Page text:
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How are Federal Crimes Investigated?
In the Federal criminal law system, it is possible, as in the Michigan state court system, for a criminal case to begin with a police report prepared by an officer employed at the state, city, or township level. If the state police department believes that a federal crime was committed, then they will contact an appropriate Federal investigator. They will then work together as they investigate the possibility that an individual has violated both the state and federal laws, or they may entirely turn the case over to the Federal government for investigation.
Most typically however, a Federal criminal case will be investigated only by individuals who are employed within a variety of Government agencies. These criminal investigators collect the evidence and provide it to the United States Attorneys in the respective district. The most common agencies that may have been involved in the investigation of your case include:
- Federal Bureau of Investigation (FBI)
- Drug Enforcement Administration (DEA)
- Bureau of Alcohol, Tobacco, Firearms and Explosives (ATF)
- United States Secret Service (USSS)
- Homeland Security Investigation (DHS/HSI)
Additionally, most U.S. attorney's offices in the Eastern and Western Districts of Michigan are divided into several different sections. These include, for example, a drug section, a health care fraud section, a sex crimes and child pornography section, a white-collar crime section, a public corruption section, and the catchall "general crimes" section.
Unlike the other sections, the general crimes section handles those cases resulting from a reactive rather than proactive investigation. General crimes are "reactive" because they involve a scenario where a crime has already been committed. Reactive crimes include such things as bank robbery, possession of small amounts of drugs, and various firearms violations. Proactive investigations involve the investigation of ongoing criminal activity. For example, if the government believes that a doctor or health care group is committing Medicare or prescription fraud, then the federal investigators may begin their investigation during the time when the fraud is actually occurring.
Depending on the circumstances, and the kind of crime(s) involved, more than one of the above agencies may have been involved in the investigation of your case. The investigators at these agencies have nearly inexhaustible resources and can thoroughly investigate criminal matters. They also have many investigative tools available to assist them in their investigation.
Some of the most powerful tools are subpoenas and search warrants. Just as with the State Court system, warrants in the Federal criminal law system must be supported by probable cause. A search warrant may be obtained to find and review evidence from a person's business, home, phone, or computer. It can also be used to seize bank records and tax returns, as would apply in cases involving allegations of various financial crimes.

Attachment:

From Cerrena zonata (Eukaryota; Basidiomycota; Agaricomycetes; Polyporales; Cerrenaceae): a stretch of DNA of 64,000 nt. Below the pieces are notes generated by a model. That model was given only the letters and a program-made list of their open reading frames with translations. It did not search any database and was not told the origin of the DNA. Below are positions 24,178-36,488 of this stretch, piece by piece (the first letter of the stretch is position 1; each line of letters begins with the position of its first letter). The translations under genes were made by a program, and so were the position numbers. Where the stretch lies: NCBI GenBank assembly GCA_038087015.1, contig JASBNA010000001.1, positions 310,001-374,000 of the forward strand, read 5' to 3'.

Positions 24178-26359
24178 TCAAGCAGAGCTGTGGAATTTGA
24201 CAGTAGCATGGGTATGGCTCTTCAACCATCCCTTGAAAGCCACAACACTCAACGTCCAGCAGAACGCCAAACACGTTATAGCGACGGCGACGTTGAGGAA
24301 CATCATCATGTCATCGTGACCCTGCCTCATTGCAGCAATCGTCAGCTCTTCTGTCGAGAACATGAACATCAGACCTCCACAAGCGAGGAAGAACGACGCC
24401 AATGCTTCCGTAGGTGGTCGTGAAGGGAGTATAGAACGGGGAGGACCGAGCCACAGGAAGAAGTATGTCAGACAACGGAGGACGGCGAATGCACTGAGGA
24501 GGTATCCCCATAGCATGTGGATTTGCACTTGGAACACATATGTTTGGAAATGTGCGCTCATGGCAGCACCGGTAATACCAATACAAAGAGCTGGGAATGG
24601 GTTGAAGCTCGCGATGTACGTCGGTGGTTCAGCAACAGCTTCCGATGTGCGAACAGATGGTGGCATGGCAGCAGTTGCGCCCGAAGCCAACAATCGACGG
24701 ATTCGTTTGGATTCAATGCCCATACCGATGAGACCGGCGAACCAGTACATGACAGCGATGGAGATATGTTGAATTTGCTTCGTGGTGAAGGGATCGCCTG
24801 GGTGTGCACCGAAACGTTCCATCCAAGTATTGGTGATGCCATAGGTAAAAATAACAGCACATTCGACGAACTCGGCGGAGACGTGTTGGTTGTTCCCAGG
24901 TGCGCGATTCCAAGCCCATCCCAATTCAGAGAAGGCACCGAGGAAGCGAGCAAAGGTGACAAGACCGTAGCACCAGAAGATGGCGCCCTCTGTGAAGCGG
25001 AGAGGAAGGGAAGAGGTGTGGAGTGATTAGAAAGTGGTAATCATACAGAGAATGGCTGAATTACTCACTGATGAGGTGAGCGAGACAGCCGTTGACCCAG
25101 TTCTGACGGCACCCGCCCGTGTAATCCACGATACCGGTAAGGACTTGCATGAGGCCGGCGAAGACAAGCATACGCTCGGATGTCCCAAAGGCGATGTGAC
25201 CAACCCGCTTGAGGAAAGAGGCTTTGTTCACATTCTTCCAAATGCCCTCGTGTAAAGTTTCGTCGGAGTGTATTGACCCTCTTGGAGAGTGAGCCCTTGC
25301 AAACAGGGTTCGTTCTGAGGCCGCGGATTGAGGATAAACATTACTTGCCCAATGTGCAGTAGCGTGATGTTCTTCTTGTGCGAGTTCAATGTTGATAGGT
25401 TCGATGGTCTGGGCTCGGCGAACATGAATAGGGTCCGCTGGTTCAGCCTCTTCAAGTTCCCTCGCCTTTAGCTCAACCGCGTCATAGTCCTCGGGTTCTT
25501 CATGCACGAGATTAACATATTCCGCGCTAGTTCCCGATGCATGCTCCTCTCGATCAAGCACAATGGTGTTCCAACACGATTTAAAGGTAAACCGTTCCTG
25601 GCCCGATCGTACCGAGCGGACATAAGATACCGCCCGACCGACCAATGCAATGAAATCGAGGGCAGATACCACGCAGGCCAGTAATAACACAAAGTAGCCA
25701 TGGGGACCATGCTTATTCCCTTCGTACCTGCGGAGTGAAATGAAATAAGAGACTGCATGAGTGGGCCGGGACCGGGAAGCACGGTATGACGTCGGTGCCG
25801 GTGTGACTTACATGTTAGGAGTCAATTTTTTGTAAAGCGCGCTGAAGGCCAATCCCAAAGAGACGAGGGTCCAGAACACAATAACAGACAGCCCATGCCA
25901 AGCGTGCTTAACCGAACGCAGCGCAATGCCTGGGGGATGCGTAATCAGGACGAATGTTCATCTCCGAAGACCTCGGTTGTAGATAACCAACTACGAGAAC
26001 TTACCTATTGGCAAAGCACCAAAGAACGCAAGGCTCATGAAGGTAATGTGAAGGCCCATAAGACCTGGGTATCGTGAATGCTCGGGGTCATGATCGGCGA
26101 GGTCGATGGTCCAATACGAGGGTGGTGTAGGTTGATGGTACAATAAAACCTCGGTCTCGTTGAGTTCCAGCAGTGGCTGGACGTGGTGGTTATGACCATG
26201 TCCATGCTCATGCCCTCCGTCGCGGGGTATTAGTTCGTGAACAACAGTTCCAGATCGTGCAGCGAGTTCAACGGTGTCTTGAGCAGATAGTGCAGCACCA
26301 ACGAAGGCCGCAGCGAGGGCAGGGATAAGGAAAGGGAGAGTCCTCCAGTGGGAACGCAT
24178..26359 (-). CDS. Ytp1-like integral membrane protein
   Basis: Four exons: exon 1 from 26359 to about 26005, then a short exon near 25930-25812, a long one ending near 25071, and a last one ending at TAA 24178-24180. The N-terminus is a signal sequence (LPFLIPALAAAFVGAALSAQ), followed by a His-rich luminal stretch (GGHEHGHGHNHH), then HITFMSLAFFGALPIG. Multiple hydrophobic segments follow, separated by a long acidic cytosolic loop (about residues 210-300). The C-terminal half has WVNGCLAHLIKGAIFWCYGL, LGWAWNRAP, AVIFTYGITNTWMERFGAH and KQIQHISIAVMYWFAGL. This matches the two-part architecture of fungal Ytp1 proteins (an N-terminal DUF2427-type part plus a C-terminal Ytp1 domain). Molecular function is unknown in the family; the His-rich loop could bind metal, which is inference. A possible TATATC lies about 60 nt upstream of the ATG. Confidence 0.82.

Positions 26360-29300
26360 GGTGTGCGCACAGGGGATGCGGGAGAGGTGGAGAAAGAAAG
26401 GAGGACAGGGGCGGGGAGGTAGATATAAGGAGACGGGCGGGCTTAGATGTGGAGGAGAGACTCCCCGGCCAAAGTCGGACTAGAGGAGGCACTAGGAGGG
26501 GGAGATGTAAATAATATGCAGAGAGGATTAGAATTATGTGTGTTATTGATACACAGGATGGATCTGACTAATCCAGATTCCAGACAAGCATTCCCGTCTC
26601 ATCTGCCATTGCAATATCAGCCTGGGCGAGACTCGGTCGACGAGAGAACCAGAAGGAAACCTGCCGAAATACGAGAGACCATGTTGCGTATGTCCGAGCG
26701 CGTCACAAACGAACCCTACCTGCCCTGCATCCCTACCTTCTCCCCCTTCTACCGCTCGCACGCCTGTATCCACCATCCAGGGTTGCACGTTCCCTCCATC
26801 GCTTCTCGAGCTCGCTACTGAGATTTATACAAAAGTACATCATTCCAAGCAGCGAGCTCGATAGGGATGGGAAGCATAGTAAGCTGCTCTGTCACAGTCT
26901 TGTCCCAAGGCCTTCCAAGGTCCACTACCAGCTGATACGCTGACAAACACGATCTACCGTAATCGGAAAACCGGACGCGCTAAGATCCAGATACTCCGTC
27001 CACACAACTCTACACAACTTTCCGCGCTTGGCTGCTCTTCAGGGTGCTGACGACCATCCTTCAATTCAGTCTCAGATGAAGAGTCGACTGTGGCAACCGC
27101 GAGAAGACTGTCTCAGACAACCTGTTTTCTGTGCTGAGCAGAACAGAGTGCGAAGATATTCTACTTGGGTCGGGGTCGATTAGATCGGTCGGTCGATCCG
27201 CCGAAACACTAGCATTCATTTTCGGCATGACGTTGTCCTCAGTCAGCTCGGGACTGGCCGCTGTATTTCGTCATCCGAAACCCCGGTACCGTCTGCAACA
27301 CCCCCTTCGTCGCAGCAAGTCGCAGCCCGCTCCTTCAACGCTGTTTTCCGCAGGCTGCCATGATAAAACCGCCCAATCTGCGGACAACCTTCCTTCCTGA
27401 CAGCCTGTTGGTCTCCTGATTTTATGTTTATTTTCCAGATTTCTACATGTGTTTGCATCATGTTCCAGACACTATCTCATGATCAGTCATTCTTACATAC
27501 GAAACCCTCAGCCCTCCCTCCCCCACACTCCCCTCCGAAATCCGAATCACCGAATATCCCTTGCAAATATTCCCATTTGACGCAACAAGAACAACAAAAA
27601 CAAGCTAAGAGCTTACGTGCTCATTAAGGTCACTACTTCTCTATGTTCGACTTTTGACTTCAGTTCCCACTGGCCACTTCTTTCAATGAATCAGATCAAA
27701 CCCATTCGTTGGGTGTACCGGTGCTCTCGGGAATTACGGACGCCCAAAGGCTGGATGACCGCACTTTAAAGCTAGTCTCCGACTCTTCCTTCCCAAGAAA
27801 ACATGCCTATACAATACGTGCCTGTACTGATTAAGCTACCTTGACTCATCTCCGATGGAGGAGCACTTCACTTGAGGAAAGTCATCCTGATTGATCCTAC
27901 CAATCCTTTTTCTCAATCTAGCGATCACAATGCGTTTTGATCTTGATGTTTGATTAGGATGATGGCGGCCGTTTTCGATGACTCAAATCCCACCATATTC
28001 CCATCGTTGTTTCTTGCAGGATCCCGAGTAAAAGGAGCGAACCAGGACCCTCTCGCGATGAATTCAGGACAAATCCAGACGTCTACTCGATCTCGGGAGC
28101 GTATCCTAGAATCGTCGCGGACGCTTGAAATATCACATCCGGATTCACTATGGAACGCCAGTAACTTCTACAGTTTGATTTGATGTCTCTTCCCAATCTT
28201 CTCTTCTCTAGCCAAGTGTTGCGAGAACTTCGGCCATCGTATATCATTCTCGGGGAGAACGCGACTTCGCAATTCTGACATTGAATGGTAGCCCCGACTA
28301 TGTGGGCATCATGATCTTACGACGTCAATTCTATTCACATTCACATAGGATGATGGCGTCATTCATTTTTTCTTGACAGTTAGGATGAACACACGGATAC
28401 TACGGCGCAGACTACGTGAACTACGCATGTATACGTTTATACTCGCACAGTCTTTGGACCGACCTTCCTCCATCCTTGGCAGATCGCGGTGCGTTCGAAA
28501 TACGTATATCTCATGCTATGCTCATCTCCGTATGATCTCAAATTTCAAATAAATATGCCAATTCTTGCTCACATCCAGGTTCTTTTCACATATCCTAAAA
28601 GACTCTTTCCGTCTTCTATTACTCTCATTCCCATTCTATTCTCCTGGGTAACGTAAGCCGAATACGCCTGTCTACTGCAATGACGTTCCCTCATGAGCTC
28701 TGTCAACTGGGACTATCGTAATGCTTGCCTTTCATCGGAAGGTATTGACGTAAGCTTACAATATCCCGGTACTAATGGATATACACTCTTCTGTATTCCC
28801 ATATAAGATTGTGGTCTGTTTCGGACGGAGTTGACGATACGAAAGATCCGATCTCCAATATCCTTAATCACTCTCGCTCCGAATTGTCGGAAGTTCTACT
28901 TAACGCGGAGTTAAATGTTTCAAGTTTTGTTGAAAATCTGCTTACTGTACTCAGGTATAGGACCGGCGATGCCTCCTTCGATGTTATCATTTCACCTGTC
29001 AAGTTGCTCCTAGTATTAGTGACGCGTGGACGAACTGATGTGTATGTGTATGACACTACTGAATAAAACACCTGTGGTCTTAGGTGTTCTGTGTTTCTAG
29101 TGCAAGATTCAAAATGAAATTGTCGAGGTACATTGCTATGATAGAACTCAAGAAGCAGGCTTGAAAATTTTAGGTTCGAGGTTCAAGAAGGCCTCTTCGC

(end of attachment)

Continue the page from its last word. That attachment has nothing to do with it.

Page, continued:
Part of the investigation may involve a search warrant. The Fourth Amendment of the Constitution usually requires that police officers have probable cause before they search a person's home, clothing, car, or other property. Searches usually require a search warrant, issued by a "neutral and detached" judge. Arrests also require probable cause and often occur after police have gotten an arrest warrant from a judge.
At some point in the investigation a "target letter" might be sent to the person or business being investigated. This letter is often followed up by a request for an in-person interview. It is also common for the investigators to request an interview of various individuals at the time a search warrant is being executed at a home or business.
The federal criminal defense lawyers at the Barone Defense Firm recommend and urge that you never agree to an interview with a federal investigator unless you first consult with a lawyer. Be aware that these investigators are highly skilled and know how to trap an individual into making harmful admissions. Also, provided you are not under arrest, the Miranda rules do not apply, and any admissions or statements you make can and will be used against you in the court of law.
Polygraphs are another common investigative tool used by the various federal law enforcement agencies. As with interviews or statements, we recommend you never submit to a polygraph without first consulting with a lawyer. It is rarely in your best interest to submit to a polygraph because they are often used to gather additional information they will then use to prosecute you. This is particularly true of the post-polygraph when the polygraph examiner or another investigator will go over the results with you. Again, if you are not under arrest and otherwise free to leave, any statements you make before, during, or after the polygraph can be used against you.